Diced pork cooked in a sweet and savory sauce meets springy noodles and refreshing veggies for the ultimate weeknight meal. A classic dish in Beijing cuisine, and a favorite in Korea too!
Even though I lived in Beijing for 5 years, I think I only ate zhajiangmian once. Now that I’ve run away to the other end of the world, I think a lot about the local cuisine. I miss Peking duck, and fried filled sausage (guan chang 灌肠). I miss warm homemade soy milk and steamed meat buns and silky tofu pudding at 6 a.m. in the mornings. Consider this a tribute to Beijing, to affordable and delicious food at all hours of the day, to food that I should have eaten more of when I had the chance to.
What is ‘zha jiang mian’?
Zha jiang mian (炸酱面) literally translates to ‘fried sauce noodles’. It’s minced pork cooked in a thick bean sauce, a dish that was very common in lower-middle income families since pork was a cheaper meat than chicken or beef. Such is the beauty of evolution in cuisine. So many famous Asian recipes are of similar origin in which dishes you now see in fancy restaurants stem from years of necessity and struggle. With the rise of modern Asian restaurants, some say that Asian cuisine has become overpriced. I find pride in this progression in a ‘we made it!’ sense, who’s to say Chinese food should be cheaper than French cuisine? How do you distinguish fine dining by the value of culture when the cost of ingredients are virtually the same?
Anyway. A salty, savory and slightly sweet meat sauce smothering fresh noodles (like that alliteration?), balanced with refreshing cool cucumbers and other veggies. This was also my first time making noodles from scratch. As much as I love cooking I am TERRIFIED of all things dough-based, so I am trying to get out of my comfort zone and do more of that. I don’t even own a rolling pin so I’m not even going to consider posting a recipe for it until I’ve perfected it. Pre-made noodles are still great!
Tips to noodle success
There are many varieties to this recipe. This dish is known as jajangmyeon in Korea (자장면), with Korean black bean paste called chunjang used as the sauce. You can find it in most Korean grocery stores, it’s pretty easy to make like this. Some recipes call for broad bean paste (豆瓣酱), which is also the main base for kung pao chicken and mapo tofu.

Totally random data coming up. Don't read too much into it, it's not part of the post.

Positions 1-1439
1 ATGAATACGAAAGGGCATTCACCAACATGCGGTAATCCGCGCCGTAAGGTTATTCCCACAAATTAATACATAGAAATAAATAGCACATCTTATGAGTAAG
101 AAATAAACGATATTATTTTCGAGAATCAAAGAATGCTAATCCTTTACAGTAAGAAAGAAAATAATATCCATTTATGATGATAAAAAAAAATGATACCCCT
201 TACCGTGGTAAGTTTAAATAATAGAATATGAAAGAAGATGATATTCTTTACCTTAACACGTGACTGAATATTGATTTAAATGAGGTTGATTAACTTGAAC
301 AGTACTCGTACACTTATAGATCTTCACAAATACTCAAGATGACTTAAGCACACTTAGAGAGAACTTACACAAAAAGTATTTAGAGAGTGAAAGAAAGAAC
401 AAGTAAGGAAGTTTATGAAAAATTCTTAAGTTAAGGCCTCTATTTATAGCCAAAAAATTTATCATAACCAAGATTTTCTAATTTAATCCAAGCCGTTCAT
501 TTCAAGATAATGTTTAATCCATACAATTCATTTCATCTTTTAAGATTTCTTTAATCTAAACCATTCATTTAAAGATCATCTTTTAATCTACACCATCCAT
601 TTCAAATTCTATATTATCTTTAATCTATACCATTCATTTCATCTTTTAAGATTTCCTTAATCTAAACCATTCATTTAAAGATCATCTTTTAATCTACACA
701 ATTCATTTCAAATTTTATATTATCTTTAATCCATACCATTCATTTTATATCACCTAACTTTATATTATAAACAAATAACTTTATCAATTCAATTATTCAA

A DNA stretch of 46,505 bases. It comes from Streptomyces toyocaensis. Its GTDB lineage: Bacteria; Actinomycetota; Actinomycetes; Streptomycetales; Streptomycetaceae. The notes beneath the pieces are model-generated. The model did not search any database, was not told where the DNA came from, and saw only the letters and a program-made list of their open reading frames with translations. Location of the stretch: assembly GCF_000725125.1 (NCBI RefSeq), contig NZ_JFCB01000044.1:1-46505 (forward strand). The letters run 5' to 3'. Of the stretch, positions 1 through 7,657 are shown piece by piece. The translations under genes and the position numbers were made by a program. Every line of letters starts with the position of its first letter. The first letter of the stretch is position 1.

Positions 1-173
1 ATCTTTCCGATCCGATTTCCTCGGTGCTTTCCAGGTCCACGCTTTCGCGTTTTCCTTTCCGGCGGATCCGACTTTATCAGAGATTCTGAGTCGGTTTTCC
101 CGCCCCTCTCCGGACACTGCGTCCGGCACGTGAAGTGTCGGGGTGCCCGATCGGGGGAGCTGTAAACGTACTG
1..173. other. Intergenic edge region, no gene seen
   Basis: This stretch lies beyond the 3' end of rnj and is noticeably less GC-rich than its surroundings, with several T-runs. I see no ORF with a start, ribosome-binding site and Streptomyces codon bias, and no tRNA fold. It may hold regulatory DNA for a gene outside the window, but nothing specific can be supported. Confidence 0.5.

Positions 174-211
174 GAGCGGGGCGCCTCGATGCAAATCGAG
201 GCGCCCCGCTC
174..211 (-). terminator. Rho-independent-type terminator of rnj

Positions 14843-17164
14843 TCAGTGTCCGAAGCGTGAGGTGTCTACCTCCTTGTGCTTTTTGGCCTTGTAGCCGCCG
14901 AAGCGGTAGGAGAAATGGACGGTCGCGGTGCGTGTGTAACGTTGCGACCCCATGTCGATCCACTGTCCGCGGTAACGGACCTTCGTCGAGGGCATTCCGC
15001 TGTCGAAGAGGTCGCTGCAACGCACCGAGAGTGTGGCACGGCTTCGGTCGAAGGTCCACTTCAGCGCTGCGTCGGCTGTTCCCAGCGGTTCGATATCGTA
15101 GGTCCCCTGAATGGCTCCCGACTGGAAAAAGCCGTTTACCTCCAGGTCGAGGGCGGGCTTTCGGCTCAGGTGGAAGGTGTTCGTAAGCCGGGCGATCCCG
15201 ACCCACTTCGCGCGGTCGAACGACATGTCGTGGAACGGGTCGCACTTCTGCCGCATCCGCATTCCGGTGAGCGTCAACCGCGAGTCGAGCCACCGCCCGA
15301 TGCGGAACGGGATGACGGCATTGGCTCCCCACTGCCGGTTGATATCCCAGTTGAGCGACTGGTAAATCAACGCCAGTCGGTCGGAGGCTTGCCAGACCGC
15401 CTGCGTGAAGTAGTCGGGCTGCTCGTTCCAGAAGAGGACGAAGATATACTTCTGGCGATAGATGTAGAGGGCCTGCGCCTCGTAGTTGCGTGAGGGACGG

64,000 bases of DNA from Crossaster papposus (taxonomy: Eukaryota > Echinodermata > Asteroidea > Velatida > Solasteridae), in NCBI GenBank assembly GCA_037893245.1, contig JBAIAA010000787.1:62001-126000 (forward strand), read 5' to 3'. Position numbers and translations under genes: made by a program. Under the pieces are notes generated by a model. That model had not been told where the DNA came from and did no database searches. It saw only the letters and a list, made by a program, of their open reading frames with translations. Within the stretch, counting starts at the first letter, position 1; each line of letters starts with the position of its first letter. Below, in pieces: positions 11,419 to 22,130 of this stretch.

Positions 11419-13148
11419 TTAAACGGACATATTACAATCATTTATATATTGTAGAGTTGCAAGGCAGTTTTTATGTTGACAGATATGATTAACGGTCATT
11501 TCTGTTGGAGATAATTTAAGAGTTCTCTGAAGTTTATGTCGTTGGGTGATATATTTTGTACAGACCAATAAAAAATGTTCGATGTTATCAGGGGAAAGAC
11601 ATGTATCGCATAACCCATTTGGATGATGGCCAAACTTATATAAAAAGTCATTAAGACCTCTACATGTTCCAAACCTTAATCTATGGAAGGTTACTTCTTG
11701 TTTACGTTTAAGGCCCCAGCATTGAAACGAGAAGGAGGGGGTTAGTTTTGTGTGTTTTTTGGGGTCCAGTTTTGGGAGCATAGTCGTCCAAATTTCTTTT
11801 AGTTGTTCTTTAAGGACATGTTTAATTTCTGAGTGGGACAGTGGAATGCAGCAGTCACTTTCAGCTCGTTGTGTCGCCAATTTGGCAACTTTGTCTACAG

Now, the ‘authentic’ Beijing way uses two sauces, sweet bean sauce (甜面酱 also known as sweet wheat sauce) and yellow bean sauce (黄豆酱).
Look for the Chinese characters on labels, the English translation is not often accurate. Sweet bean sauce is sometimes called hoisin sauce, however normal hoisin sauce is a lot thinner and sweeter. Yellow bean sauce also has two versions, wet and dry. I use the dry one and mix it with water. If all this sounds too complicated, you can just look for broad bean paste/chunjang and call it a day.
I use diced pork belly which is a bit more time consuming to do but provides a nice texture. You can opt for ground pork if you’re short on time. I also use rock sugar which is not as sweet as normal sugar, if you don’t have it it’s fine.
One last thing, I did not put enough water in this recipe so my sauce turned out to be very concentrated. There shouldn’t be a lot of sauce anyway, just enough to coat the noodles. However, I added even more water when eating it because my sauce was so intense lol. I adjusted the recipe to accommodate for this mistake, but it’s too concentrated just add water bit by bit!
Happy cooking <3
Beijing Zha Jiang Mian (炸酱面)
- 500 g pork belly, skin off* ~1lb, or ground pork
- 300 ml hot water (not boiling) 1 1/3 cup approx.
- 3 tbsp yellow bean paste dry
- 2 tbsp sweet bean paste**
- 2 tbsp cooking oil
- 1~2 medium shallots chopped
- 2 stalks green onion chopped
- 1 tbsp minced garlic
- 1 tsp minced ginger
- 1 tbsp dark soy sauce
- 1~2 tbsp Shaoxing wine optional (can sub rice wine or sake)
- 1~2 cubes rock sugar or 1 tsp white sugar
- 500 g fresh noodles** flour-based
- 1 cucumber julienned
- 1 carrot julienned
- Mix the sweet bean and yellow bean paste with the water in a bowl until the mixture is fully dissolved (Picture was before adding water).
- Diced pork belly into small cubes. If there are any chunks of fat (mine was super fatty), dice and separate those from the meat.
- Heat up a wok or large skillet to medium high and add oil. Toss in the pork fat and let it render for about 2~3 min. Once it’s crispy and golden brown, take it out (If there isn’t a lot you can skip this).
- Add green onion and shallot into the wok. Stir until fragrant.
- Add the pork into the wok. Cook til browned. Add in the pork fat, dark soy sauce and shaoxing wine.
- Add in the sauce mixture and cook on medium low and let it simmer for 15 min. The sauce will start to darken and thicken, stir occasionally so it doesn’t burn.
- Add rock sugar halfway through simmering. Taste to see if it should be adjusted (too sweet, too salty etc.). As sauce is cooking, boil noodles according to instructions (fresh noodles usually cook only with 2~3 min).
- Serve with noodles and veggies. Only a small amount is required, just enough to coat the noodles.